New Press Release from Human Rights Watch Africa

(New York, October 23, 2006) – Rising violence in eastern Chad and Darfur highlights the immediate need for the United Nations Security Council to strengthen civilian protection by the UN mission in Sudan following Khartoum’s expulsion of the UN secretary-general’s special representative in Sudan, Jan Pronk, Human Rights Watch said today.

“The Security Council should not accept Khartoum’s endless intransigence over any UN effort to protect Sudanese civilians,” said Peter Takirambudde, Africa director at Human Rights Watch. “Violence in Darfur and eastern Chad is escalating, and the strong UN force that the Security Council mandated back in August is urgently needed to protect civilians on both sides of the border.”

Violence against civilians in Darfur has been escalating in the past two months following clashes between the Sudanese government and a coalition of Darfur rebel factions that refused to sign the Darfur Peace Agreement in May.

The coalition, which calls itself the National Redemption Front, is mainly active in North Darfur, where civilians have been victims of indiscriminate bombing carried out by government forces as part of Khartoum’s recent military offensive.

The Sudanese government’s formal expulsion of Pronk on October 22 came two days after the Sudanese army voiced anger over the UN envoy’s statement in his weblog that the Sudanese army had suffered two major losses and declining morale in the clashes in North Darfur.

“Pronk’s expulsion is Khartoum’s latest tactic in its ongoing effort to subvert UN efforts to protect civilians in Sudan,” said Peter Takirambudde. “The Security Council needs to implement targeted sanctions against senior Sudanese officials to press Khartoum to cooperate with the UN.”

Inter-ethnic attacks on civilians by militias in eastern Chad have also been increasing since early October, partly due to an increase in armed groups and rising ethnic and political tensions linked both to the violence in Darfur and domestic politics in Chad.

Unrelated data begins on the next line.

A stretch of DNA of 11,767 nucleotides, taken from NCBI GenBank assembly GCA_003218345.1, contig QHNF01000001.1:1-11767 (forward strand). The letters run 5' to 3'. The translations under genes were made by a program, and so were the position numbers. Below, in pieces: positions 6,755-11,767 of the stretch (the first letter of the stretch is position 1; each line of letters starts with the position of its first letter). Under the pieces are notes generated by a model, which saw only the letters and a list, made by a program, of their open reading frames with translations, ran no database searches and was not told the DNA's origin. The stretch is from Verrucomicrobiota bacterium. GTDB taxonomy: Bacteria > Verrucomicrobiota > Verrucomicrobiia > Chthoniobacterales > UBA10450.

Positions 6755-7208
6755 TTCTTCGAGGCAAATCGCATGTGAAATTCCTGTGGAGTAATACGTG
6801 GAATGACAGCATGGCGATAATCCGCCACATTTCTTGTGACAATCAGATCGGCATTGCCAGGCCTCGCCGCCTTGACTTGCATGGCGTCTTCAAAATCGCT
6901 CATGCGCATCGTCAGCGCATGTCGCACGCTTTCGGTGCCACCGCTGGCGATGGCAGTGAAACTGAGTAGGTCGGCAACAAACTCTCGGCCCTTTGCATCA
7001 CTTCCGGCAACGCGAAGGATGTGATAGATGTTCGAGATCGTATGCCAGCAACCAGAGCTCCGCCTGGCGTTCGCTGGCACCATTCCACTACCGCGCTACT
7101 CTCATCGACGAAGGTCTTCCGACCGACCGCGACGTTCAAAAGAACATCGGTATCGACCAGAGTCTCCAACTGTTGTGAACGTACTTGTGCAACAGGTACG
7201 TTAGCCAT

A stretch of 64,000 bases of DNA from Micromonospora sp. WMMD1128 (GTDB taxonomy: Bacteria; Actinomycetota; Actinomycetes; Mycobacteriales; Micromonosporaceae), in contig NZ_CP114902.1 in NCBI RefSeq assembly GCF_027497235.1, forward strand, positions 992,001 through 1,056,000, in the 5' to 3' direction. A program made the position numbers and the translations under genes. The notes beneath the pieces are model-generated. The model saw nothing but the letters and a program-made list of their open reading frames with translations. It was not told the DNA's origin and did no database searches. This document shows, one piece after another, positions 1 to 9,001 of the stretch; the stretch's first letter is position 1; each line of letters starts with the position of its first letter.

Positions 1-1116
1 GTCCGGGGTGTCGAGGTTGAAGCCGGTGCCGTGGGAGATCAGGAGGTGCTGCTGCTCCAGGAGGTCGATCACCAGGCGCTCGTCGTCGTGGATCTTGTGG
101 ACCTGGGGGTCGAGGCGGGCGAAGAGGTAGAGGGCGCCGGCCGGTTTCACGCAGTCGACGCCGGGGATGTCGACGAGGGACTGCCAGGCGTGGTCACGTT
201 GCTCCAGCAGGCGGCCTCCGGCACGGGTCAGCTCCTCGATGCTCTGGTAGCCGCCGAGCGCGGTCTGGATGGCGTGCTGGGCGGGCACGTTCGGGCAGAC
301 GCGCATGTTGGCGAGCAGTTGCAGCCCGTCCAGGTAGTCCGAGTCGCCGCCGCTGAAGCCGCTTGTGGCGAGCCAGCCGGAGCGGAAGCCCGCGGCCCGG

On the same day as Pronk’s expulsion, a Chadian rebel group attacked the Chadian town of Goz Beida in a sign of escalating conflict in eastern Chad. The Chadian government claimed to have recaptured it later on October 22.

Although there were no reports of civilian casualties, concerned by the potential for ethnic reprisals against civilians Human Rights Watch called for all armed groups operating in the area, including the Chadian government, to fully respect the rights of civilians and their property to protection, and to always distinguish civilians from combatants in armed conflicts.

Thursday, October 19, 2006

How Much Does Genocide Matter to You in the Voting Booth?

As elections draw nearer, voters will be able to hold representatives accountable for their decisions, their representation, and their records. There are many issues on which to base your decision; however, I found a really great site that will inform you what your Congressman and Senator did about the situation in Darfur:

Here you can find tons of good information about how your representatives voted on issues of human rights. And with Habeas Corpus just repealed, the rights of every human being on the planet lay in a delicate balance.

Barack Obama recently stated: "It is my job to represent my constituents to Washington, not represent Washington to my constituents."

What does genocide mean to you in the voting booth?

Wednesday, October 18, 2006

The Fundamental Issue

First I would like to thank everyone who's been emailing me during my break from the blog. I was traveling and working on various other projects, but I'm excited to get back down to business ...

Fast forward video to 2:20.

I must admit that I've watched this clip at least a dozen times. First, a little background: Jack Straw of the British House of Commons recently declared that he will not speak with women who wear burqas because it is a "symbol of intolerance." Interestingly, the burqa for Muslim women has the same intention as a snood for Jewish woman, or a habit for a nun, i.e., because women are so often objectified by men, they dress modestly in order to avoid this objectification. The idea is that all you need to reveal in order to make your point is your hands and your face.

There is no doubt that this has been used to push women off the social strata in some Muslim countries, but to make this generalization about ALL MUSLIM WOMEN IS DISRIMINATION. After all, Jack Straw did not make this rule for Jewish women or Catholic nuns. He singled out Muslim women.

It is sad that 4 educated, albeit white, people could not make this connection between ethnocentrism and discrimination. Bill Maher even asked, "Why come to the West [if you're going to continue to wear your burqa]?" Maybe because Muslim women are under a delusion and still insist on believing that freedom of religious expression means something in the West.